Maleficent: Mistress of Evil Review

From Maleficent's rape-revenge to Mistress of Evil's war on terror

by Casimir Harlow
Movies & TV Review

5

Maleficent: Mistress of Evil Review

Maleficent: Mistress of Evil Review

It's still an unexpected but pleasant surprise to have Angelina Jolie's Maleficent back, but Mistress of Evil muddles a decent enough premise and loses some of its dark magic along the way.

Disney may be stuck in the blow-by-blow retread cycle now, but there was a time when they were a little more adventurous with their live action remakes, with 2013's Maleficent proving just how much meat you could get off the bare bones of the tale of Sleeping Beauty and her ostensible nemesis, the dark witch, Maleficent. Repositioning the now so-called Mistress of Evil as the veritable protagonist of the tale was a stroke of daring genius, even more so when you consider that the basic plot structure for her anti-hero character was that of rape-revenge; falling foul to an evil human who left her mutilated, only to take her revenge on the man's future child, and ultimately - realising that she herself loved the child - on the man himself. It was cathartic, and surprisingly powerful, driven by a fearless performance from Angelina Jolie, making up for the somewhat lacklustre presence of the fairy tale's ostensible heroine, Elle Fanning's Aurora.

 Mistress of Evil goes wayward with an unnecessary subplot that convolutes a story that could have been straightforward 

Six long years later and we get a sequel that nobody really expected, seeing the primary cast members returning - Jolie and (unfortunately) Fanning - and added to by the likes of Michelle Pfeiffer, Ed Skrein and Chiwetel Ejiofor. Unfortunately, Fanning's prince would undergo an acting change in a shift from Brenton Thwaites (who's undoubtedly busy cleaning up the streets as a very angry Robin in the excellent Titans) to the utterly bland Harris Dickinson.

With a plot that sees Aurora's potential future step-mom essentially orchestrating a scheme to push Maleficent back into being the villain everybody assumes she should be - by framing her - as well as trigger a war between the humans and non-humans who live in the Moor, Mistress of Evil has some nice war/terrorist analogies to play with, and a few inspired moments - and it's always a joy to see Jolie back, front and centre - but it goes wayward with an arguably unnecessary subplot that sucks up too much runtime and convolutes a story that could have otherwise been blissfully straightforward.


Mistress of Evil has some nice ideas in it - the church lockdown is terrifying genius, like a scene out of Homeland or Jack Ryan - and its initial clash of the titans between Jolie and Pfeiffer is electric, making you wish these two could have shared more than just a single memorable sparring scene together. Indeed, both command the screen, and almost everything with either is strong, even when the plot strands start to rip. But Fanning's Aurora is bland as all hell, made worse by a somewhat impossibly even more bland prince for her to marry. Where was the Fanning from Refn's The Neon Demon? She'd have eaten Aurora for breakfast.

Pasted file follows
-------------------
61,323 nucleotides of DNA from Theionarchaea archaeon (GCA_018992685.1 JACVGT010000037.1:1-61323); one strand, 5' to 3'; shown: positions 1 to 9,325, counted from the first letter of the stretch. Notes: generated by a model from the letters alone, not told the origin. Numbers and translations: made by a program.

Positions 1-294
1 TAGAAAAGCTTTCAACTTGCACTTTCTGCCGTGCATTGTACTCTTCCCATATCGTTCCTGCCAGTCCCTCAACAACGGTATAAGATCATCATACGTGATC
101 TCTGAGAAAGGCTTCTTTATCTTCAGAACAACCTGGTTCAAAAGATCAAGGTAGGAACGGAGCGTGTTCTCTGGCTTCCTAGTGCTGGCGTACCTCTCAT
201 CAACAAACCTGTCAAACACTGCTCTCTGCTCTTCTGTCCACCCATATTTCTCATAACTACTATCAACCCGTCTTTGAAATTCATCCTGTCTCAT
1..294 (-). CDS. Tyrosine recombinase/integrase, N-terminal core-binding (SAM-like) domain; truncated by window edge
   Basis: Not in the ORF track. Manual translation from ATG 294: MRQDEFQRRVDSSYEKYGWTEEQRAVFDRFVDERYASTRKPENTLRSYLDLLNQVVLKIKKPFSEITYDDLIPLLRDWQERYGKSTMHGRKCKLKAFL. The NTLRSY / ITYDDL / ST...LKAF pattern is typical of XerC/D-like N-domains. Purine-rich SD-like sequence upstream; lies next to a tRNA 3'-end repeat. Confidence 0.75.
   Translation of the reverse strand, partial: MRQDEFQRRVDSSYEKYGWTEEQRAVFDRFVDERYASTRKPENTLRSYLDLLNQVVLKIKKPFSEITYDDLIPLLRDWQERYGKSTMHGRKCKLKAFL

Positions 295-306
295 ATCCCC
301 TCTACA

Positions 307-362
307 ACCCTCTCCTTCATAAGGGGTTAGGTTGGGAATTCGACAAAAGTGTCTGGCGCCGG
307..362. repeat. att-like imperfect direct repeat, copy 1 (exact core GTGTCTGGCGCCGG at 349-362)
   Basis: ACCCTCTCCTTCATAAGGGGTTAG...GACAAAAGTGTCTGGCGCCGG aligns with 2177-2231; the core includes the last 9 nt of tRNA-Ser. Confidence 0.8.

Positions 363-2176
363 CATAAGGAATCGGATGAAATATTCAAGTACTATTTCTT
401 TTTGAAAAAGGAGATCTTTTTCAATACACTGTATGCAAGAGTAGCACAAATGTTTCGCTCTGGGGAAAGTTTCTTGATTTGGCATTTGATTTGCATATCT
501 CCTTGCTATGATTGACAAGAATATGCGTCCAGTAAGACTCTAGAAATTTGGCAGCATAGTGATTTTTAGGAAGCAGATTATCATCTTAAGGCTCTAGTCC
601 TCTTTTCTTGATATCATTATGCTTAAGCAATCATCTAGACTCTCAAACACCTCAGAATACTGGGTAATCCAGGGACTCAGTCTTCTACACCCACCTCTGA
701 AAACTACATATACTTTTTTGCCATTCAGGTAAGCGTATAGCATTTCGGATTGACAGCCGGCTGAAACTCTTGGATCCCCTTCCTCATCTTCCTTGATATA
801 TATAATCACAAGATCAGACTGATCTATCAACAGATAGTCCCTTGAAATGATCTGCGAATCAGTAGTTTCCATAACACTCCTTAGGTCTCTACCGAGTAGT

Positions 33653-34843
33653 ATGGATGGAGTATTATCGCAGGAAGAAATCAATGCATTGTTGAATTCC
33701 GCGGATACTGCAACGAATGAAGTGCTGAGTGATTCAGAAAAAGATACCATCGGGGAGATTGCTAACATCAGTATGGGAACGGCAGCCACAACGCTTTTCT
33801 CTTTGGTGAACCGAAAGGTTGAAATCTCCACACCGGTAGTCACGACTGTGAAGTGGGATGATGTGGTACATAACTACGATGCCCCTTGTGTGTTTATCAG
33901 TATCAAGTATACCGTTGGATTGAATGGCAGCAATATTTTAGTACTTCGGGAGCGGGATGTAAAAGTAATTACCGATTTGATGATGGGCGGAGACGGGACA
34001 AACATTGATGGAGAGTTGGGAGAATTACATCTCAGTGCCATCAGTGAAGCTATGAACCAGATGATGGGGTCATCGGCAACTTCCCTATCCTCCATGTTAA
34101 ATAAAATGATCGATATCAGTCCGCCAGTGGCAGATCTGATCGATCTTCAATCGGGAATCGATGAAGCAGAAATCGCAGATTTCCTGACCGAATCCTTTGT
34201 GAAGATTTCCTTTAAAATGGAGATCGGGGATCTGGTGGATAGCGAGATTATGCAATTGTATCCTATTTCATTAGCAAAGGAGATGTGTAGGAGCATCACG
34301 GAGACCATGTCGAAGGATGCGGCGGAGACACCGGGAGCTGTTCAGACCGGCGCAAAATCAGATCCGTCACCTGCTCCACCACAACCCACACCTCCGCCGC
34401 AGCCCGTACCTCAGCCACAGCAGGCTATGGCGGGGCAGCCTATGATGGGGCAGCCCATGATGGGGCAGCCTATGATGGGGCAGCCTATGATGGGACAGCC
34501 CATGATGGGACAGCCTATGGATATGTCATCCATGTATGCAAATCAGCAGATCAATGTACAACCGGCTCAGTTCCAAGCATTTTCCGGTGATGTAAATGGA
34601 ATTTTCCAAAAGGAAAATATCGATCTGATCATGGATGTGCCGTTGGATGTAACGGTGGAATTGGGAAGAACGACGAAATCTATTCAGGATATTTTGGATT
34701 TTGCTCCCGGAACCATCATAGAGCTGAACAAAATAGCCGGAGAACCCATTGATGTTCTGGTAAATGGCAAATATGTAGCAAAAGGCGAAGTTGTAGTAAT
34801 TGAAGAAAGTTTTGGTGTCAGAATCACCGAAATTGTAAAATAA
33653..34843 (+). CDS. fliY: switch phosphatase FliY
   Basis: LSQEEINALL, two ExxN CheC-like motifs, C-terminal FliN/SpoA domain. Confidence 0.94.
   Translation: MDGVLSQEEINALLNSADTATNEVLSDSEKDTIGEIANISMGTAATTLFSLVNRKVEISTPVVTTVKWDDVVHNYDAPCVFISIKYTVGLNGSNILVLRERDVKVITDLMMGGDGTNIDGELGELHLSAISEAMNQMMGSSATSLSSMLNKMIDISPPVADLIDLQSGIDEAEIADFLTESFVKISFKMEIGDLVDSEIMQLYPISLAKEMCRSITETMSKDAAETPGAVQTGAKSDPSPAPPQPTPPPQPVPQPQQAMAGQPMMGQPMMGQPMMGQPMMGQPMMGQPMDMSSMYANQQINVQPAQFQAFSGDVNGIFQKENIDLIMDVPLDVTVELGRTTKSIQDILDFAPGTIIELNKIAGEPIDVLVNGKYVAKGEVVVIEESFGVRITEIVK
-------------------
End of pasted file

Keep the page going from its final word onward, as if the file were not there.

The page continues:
The entire subplot with an angry Ed Skrein and a philosophical Chiwetel Ejiofor is unbelievably hackneyed, and adds very little in the process, other than literal cannon fodder to the later large scale battles (which are, visually, impressive, but don't always have the impact that they were clearly going for). Really the story needed to stay on-point and keep Maleficent in focus, and it was perhaps ill-advised to leave this in the hands of a first-time director, even with the mighty hand of Disney working hard in the background to keep everything on track.

  It was ill-advised to leave this in the hands of a first-time director, even with Disney in the background to keep everything on track

Despite palpable shortcomings - and the lack of a thematically defining score doesn't help either, with James Newton Howard sorely missed - there's still much to enjoy here, mostly thanks to Jolie, who is still utterly stunning, particularly when she literally lets her hair down. Terrorism moments work, and battle sequences feel pretty epic (even if strangely inconsequential). Pfeiffer is on form - perhaps a little too one-note in her villainy, but still a joy to watch going toe-to-toe with Jolie, and the two remind you of the long road Fanning has ahead before she can even begin to think about joining the Big League. If they wanted to come up with a sequel for a film which nobody was really asking for a sequel to, they should have really nailed something spectacular, but entertaining is enough. And Jolie? More than enough.

Scores

Verdict

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7
7
AVForumsSCORE
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10

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